How To Not Judge Someone Before You Get To Know Them


Have you ever observed how much we judge our experiences? When you think of things that we judge, what comes to mind? The car that cut you off yesterday? Maybe the school bully? Or how about the person in a robe that sits above everyone in a courtroom? These are just some simple examples but judgement in general is something that can be perceived and experienced in so many different ways.
There are many things that we judge and that can be judged and this plays such a large role in our experiences individually and collectively.  I think it’s safe to say that judgement is one of the most supported conditioning's of the mind worldwide and it can come in such subtle ways that make it difficult to observe at times.
Have you ever judged someone only later to find that after meeting the person they weren’t like what you thought at all? Or you were afraid of something because you were judging the experience, but then went through with it and came to love it? I’m sure many can relate to doing this and it can show us just how much judgement can limit us.
According to Linda Blair, clinical psychologist and author of “Straight Talking”, it takes only seven seconds for us to judge another person when we first meet them, and most of the time we don’t even notice we’re doing it, the judgement is on auto-pilot!
Think of how much we could miss out on by judging someone or something. You never know who could walk into your life that could touch you in a way that changes you forever, or an experience that could make you a much stronger and wiser person.
When we look at various thoughts that stem from judgement, such as the thought of something or someone being right or wrong, or good or bad, it’s clear to see that they come in the form of a belief system.  Now if we hold a belief, does it mean that it is 100% true and that we need to adhere to it being as such? Or is it possible that it’s just a story that we are buying into and identifying with? Let’s take a look at an example.shutterstock_296937311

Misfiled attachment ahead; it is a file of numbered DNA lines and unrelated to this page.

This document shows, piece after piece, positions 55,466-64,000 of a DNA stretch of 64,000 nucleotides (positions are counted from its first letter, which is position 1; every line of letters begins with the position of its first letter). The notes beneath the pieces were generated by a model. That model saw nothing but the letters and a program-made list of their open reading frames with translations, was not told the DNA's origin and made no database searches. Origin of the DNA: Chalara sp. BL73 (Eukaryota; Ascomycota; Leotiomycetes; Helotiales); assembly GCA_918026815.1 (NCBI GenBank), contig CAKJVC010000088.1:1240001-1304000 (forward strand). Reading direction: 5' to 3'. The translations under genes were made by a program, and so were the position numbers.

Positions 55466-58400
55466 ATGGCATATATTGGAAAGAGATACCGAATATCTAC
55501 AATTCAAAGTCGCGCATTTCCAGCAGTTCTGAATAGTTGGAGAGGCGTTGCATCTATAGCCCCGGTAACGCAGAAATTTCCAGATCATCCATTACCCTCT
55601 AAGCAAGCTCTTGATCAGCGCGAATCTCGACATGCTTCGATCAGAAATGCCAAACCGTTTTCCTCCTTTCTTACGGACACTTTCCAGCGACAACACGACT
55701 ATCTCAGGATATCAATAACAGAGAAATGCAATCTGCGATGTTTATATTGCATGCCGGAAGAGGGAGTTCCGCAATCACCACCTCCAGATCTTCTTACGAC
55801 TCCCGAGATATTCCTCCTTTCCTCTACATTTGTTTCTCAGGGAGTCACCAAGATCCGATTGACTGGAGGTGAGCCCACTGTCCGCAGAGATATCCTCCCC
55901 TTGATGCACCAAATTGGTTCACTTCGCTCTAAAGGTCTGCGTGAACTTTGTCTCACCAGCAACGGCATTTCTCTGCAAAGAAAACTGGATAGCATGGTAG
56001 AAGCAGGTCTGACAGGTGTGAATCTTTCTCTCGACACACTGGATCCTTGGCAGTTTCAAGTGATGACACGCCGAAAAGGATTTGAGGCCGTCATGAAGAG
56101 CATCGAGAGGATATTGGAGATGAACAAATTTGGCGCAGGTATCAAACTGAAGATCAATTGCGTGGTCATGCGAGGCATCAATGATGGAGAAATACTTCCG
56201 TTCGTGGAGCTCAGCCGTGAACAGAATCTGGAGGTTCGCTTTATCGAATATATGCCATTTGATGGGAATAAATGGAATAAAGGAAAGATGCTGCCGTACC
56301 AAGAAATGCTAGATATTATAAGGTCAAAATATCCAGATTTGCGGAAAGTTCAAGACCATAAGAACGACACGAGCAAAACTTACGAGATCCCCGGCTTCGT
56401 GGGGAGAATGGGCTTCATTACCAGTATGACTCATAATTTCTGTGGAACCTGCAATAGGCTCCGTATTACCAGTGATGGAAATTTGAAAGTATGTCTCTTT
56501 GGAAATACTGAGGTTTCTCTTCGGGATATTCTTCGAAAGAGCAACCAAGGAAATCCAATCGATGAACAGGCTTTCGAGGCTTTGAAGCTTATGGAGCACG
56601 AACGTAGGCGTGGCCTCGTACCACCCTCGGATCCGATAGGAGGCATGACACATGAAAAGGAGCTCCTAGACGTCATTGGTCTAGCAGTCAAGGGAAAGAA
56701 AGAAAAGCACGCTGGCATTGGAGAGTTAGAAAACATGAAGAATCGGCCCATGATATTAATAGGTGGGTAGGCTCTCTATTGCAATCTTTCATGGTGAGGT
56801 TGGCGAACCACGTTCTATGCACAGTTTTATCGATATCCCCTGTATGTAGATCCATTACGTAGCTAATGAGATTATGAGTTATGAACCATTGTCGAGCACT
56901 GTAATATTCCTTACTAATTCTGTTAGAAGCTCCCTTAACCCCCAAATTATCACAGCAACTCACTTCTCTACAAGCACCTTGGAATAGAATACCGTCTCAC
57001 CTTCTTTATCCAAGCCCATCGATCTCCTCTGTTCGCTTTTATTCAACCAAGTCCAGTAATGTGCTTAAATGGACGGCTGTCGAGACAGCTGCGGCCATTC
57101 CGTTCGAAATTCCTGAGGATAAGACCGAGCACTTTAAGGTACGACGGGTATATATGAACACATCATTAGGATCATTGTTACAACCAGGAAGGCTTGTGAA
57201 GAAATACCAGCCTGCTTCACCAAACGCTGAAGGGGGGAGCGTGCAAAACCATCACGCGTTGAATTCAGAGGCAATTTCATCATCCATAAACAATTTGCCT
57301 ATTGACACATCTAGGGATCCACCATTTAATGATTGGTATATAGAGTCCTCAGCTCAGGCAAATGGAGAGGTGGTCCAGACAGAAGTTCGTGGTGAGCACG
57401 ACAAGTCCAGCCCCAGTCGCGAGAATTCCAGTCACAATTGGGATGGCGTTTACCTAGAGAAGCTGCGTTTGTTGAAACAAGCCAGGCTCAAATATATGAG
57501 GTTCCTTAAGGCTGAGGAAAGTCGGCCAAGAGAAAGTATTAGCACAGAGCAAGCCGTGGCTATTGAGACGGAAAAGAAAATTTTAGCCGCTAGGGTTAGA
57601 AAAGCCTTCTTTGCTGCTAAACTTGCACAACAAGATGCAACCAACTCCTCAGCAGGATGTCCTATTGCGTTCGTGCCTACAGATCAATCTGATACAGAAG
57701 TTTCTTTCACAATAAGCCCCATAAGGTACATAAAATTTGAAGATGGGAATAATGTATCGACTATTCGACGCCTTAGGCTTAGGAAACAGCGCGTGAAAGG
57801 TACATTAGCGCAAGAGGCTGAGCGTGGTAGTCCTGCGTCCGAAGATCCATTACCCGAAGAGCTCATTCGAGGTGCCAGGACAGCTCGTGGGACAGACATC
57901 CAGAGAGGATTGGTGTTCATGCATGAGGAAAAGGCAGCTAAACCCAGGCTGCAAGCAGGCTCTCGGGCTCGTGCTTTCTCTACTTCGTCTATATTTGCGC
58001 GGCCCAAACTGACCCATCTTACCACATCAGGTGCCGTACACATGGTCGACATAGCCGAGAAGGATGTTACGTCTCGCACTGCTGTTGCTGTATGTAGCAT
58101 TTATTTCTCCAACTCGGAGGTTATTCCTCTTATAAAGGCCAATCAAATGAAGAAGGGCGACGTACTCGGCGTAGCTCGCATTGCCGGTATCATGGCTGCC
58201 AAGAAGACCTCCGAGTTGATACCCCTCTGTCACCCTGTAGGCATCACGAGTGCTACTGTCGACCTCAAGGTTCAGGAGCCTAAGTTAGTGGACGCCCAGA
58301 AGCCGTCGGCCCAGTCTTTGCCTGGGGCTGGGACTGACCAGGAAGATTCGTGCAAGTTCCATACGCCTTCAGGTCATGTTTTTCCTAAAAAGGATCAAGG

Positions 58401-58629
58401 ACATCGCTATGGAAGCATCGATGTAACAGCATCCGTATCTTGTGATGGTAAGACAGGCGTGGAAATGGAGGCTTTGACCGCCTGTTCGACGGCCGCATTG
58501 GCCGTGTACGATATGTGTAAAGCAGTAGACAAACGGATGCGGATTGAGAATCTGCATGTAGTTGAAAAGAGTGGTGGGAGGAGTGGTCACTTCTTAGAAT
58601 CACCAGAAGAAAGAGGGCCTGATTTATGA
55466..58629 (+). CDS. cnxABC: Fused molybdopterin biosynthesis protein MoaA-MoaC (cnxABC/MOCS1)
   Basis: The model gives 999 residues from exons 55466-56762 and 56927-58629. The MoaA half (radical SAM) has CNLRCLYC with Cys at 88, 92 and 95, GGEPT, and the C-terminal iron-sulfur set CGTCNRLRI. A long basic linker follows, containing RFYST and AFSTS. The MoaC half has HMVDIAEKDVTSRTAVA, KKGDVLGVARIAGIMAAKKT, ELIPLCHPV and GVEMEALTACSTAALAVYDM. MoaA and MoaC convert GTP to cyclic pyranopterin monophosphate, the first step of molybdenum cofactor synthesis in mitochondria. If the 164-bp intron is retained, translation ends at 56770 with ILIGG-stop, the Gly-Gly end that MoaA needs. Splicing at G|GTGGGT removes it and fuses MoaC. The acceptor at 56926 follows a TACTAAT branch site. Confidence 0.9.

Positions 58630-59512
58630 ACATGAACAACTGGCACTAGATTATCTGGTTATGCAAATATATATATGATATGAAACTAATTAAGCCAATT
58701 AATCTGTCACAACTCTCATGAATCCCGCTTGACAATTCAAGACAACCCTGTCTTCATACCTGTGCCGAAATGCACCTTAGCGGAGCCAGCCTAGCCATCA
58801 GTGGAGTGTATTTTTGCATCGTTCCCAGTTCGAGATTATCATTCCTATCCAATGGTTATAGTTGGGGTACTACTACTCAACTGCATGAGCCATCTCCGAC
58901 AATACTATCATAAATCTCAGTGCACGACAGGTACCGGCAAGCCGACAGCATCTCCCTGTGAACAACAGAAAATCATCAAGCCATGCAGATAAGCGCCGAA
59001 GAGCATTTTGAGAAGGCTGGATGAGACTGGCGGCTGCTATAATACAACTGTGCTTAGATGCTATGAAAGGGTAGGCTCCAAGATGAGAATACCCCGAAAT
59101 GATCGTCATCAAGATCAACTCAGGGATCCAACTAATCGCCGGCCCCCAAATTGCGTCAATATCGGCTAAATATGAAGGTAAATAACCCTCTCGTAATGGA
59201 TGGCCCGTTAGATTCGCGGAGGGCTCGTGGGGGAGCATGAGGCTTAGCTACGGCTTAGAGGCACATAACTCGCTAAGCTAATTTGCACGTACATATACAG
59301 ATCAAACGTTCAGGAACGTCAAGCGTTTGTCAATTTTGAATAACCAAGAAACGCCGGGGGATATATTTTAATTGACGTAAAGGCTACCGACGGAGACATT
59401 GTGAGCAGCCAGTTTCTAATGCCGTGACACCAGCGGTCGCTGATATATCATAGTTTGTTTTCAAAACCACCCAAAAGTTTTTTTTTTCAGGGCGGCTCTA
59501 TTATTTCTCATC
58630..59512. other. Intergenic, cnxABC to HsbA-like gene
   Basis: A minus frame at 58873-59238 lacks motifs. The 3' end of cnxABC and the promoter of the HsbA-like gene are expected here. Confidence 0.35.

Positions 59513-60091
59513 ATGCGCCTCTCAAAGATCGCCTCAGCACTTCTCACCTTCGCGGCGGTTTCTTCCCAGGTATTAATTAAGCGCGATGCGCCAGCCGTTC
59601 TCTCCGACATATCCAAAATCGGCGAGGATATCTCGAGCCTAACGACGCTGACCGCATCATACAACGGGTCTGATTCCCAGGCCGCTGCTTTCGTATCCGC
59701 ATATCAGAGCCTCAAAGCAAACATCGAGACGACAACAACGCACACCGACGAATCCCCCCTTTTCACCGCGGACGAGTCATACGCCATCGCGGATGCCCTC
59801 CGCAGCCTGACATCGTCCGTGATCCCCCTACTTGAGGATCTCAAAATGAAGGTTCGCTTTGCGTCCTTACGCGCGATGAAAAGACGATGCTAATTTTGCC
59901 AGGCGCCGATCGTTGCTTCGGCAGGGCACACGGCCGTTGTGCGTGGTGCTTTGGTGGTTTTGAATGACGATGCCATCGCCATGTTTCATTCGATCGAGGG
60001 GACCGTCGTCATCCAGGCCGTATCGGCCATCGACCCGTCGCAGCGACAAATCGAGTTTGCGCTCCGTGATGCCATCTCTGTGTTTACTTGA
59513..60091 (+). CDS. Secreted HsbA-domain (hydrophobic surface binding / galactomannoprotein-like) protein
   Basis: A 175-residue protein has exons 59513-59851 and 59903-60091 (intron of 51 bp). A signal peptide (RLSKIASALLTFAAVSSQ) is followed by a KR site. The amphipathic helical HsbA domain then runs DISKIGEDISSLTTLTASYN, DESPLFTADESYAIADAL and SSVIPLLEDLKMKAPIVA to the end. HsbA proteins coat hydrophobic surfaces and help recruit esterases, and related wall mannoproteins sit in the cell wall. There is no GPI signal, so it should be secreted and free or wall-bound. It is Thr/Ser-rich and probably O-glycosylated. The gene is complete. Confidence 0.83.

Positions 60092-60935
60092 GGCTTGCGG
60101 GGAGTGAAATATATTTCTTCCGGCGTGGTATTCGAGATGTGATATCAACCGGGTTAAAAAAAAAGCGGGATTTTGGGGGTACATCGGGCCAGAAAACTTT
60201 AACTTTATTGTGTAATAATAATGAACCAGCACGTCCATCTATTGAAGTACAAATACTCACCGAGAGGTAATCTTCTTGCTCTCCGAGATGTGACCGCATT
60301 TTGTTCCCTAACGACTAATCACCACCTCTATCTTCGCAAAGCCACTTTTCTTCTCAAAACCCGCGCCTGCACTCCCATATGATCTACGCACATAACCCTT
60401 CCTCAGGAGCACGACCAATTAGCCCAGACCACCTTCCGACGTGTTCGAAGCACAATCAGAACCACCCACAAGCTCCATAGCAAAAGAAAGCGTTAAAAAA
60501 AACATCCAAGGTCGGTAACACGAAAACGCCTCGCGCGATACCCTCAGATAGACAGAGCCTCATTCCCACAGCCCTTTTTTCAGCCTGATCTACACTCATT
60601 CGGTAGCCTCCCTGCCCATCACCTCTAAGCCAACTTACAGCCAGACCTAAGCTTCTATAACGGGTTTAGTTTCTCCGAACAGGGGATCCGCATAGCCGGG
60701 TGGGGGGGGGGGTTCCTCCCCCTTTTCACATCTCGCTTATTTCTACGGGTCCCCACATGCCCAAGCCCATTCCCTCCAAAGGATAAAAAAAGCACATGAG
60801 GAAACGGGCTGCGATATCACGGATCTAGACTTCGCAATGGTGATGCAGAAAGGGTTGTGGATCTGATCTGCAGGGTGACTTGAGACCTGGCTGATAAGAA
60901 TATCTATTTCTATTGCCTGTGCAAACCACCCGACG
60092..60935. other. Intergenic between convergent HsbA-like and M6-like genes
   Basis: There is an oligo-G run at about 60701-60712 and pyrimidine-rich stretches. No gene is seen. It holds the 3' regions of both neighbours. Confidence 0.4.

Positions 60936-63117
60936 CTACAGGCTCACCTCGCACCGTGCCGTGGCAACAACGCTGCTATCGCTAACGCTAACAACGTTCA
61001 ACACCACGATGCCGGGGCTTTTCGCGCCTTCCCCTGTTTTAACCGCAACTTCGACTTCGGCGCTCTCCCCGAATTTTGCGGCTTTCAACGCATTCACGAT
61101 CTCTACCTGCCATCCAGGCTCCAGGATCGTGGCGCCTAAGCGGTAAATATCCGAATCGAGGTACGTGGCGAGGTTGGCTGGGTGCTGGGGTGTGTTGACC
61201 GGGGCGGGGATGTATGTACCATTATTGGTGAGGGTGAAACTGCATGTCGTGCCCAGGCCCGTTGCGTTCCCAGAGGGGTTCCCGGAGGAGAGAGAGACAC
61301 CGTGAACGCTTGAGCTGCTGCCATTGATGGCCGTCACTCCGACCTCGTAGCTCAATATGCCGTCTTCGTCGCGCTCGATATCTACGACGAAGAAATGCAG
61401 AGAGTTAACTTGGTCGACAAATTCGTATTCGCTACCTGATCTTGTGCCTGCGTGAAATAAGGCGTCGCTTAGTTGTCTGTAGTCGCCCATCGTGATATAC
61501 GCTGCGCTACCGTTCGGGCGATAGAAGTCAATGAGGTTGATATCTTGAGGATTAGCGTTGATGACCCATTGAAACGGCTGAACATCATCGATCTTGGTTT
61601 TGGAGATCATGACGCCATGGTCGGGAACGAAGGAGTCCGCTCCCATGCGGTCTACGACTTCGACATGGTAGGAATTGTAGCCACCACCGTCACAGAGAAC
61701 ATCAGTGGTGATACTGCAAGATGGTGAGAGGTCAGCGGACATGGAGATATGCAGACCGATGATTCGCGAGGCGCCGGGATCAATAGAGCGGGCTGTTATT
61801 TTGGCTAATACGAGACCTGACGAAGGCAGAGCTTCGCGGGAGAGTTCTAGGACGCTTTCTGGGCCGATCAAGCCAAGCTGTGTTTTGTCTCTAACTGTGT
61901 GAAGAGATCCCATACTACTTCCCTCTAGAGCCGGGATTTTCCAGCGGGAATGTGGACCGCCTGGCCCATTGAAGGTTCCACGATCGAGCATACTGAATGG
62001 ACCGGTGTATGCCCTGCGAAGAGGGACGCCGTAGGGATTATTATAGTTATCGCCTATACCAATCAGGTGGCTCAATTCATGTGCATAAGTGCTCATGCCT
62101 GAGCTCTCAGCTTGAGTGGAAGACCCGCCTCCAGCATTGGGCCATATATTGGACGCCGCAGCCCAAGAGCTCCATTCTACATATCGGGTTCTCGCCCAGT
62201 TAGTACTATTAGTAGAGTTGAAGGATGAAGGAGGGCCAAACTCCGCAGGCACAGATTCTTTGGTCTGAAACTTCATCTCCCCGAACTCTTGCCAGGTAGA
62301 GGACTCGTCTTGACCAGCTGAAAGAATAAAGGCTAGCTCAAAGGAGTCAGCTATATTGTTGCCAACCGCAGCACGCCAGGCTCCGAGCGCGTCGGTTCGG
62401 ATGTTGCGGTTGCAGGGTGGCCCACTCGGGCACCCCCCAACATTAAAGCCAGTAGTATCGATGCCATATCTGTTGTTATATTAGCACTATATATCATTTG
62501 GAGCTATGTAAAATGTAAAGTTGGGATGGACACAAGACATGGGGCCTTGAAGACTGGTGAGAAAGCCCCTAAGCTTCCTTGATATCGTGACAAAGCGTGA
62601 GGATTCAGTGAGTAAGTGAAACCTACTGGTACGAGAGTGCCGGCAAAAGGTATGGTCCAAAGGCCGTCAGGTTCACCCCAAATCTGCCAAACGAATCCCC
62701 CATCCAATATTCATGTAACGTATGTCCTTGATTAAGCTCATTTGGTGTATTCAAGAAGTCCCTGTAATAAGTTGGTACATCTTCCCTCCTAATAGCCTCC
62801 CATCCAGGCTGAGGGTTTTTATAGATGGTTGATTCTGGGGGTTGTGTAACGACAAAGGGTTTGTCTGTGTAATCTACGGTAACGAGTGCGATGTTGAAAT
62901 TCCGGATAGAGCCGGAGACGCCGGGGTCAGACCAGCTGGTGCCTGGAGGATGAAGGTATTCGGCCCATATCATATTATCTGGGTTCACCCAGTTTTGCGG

In North America, we believe we should look and act in a certain way when going about our daily lives. In other parts of the world, such as Africa, women and men alike walk around either half naked with bare chests or fully naked with very little to no clothes. Someone from North America could look at the African experience and think it’s wrong or bad, and of course vice versa.
But if each party is thinking something differently and judging the other experience, which one is the right way to do things or which one is true? The truth is, neither. Both are neither wrong or right, or good or bad. They are just stories/beliefs we are creating in our minds.
It’s only when we engage in these stories/beliefs that we make them “real”. If we were to detach and let go of these stories/beliefs, we’d be left with a truth that is difficult to deny. The truth that they are just experiences. Without the judgement, we become neutral and unidentified with any belief. This is where full potential and freedom can be obtained within our lives. Freedom from the limitations we impose on ourselves by thinking things need to either be, or in fact are a certain way when they aren’t. As the saying goes, everything is what it is.
Children are playing on green meadow Remember when you were a child and how curious you were about things and how welcoming you were to other people and experiences? It’s because as children we aren’t judging things, yet.
Judgement is something we learn along the way through conditioning that comes in many forms such as our cultural beliefs, our education, our family morals, our governmental structures and so on.
 Going back to the example of the North American and the African, if both were to hold on to their beliefs and continue to judge other experiences, it limits them in what they are able to experience.
But imagine if each party were to let go of their judgement.
They would now be free to observe other experiences and possibly even try them out! This is what we are all striving for. The ability to play without limitation, true freedom, on this beautiful playground we call Earth. I encourage you to be observant of yourself and to try to pinpoint any judgement that comes up.
You can even try out exercises like sitting in a mall on a bench watching everyone and making a point not to judge anything. You might just see some judgement you weren’t aware of before!


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